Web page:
I don’t think that people really understand the power there is in believing something. I’m not talking about shallow belief, where someone might say he or she believes a particular thing but doesn’t act like it. I’m talking about real belief, and it is scary stuff.
Real belief changes you. Really changes you.
And it is not easy, or convenient, or even desirable a lot of the time. I would even argue it is scary, very very scary, and even depressing.
Take myself, for example. I believe that what I have to say is valid and I believe that I can change the world with my words. I think every author has that idealistic, fighting against the world mentality in some way. If not, I think writing would be less fun, and who wants to do something that is not fun? That would be work (Isn’t it the truth?).
Where does belief begin? I think it begins with a wish. A wish in the heart, secretly whispered in our souls, which blossoms into a thought, and then thoughts turn into words. Words are the most powerful thing. It was not the pen which was mightier, it was the words which said pen was writing. People tend to overlook that interpretation.
Real belief is work. It can be fun, but at the end of the day we spend a lot of energy and thought, careful musing and (mostly silent) praying for our beliefs to be verified, either by experts or some tangible, if not reasonable, sign. It is not usually easy, as a result, because it is something that demands constant attention. Some people think they are all grown up and don’t change after a certain point. But just because your mother has let you go your own way does not mean you can stop caring for yourself in a similar fashion. Belief calls for affirmation, ceaseless diligence, and intentional response. If nothing is done to maintain yourself, at the end of the day you will find yourself swallowing everything, eventually ending with a two-faced, double-minded perspective on a variety of ideals. I know because I have been there. Several times. Friends with the doorman at this point.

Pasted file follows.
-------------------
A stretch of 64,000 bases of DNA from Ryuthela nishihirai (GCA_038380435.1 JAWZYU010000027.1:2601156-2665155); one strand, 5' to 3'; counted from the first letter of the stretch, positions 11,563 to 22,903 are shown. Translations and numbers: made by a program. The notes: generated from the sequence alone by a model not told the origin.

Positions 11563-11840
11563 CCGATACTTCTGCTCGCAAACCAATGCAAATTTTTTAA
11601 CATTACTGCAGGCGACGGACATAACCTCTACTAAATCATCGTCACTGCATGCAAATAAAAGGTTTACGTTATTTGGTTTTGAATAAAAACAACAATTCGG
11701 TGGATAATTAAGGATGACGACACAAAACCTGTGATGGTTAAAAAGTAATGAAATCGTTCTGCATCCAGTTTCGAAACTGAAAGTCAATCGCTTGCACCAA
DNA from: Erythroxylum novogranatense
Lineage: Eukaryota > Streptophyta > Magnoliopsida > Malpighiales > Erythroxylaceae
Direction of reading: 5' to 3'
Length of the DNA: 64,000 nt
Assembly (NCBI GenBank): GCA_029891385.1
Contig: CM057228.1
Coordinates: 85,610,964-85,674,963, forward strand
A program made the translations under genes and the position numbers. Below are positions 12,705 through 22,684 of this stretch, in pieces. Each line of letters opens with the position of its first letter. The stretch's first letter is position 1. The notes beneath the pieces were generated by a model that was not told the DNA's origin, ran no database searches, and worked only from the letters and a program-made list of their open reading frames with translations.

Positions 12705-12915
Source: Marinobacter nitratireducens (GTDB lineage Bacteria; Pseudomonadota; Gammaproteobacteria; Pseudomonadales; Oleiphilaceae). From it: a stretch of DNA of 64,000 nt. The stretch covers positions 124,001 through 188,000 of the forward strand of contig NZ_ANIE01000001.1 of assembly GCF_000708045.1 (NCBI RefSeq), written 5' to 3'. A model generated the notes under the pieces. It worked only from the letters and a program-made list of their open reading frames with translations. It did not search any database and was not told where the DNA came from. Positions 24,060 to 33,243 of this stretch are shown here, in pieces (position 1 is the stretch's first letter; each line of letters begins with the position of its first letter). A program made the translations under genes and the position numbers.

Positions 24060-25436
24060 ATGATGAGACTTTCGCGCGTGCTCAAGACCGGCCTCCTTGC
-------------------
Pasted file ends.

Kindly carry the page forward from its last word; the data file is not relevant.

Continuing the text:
One of the reasons I believe in Christianity – not the function, not the instituationalized, in-a-specific-building-type Christianity – is just because it upholds the impossible.
Impossible that something should come from nothing.
Impossible that meaning should run deeper than intuition.
Impossible that a holy God, an absolute good, would be betrayed.
Impossible that the betrayers would be given a way to stasify the righteous demands of justice while receiving mercy.
Impossible that God would become a man.
Impossible that God, as a man, would die.
Impossible that God, resurrected, would renew the mandate of humanity.
Impossible that belief is the beginning of much more than meaning.
There is power in the impossible when the supernatural intervenes. That we even have a term for it – miraculous – would suggest this reality.
And fully accepting this belief of the impossible paradoxically makes the impossible possible. It changes you.
Whatever people believe, I only ask them to consider it carefully. I had a nice wake-up call, with Doubt banging on the door of my mind several years ago, thanks to an unnamed high school acquaintence who showed me some very very important things about belief.
But I invited Doubt in, and we sat down, and we hashed it out, and in the end, I can say it was hard, it was not pleasant, and it was terrifying at several points, but I could almost see that transcendiant smile from across the chasm.
Real belief is a new beginning that leads to true change.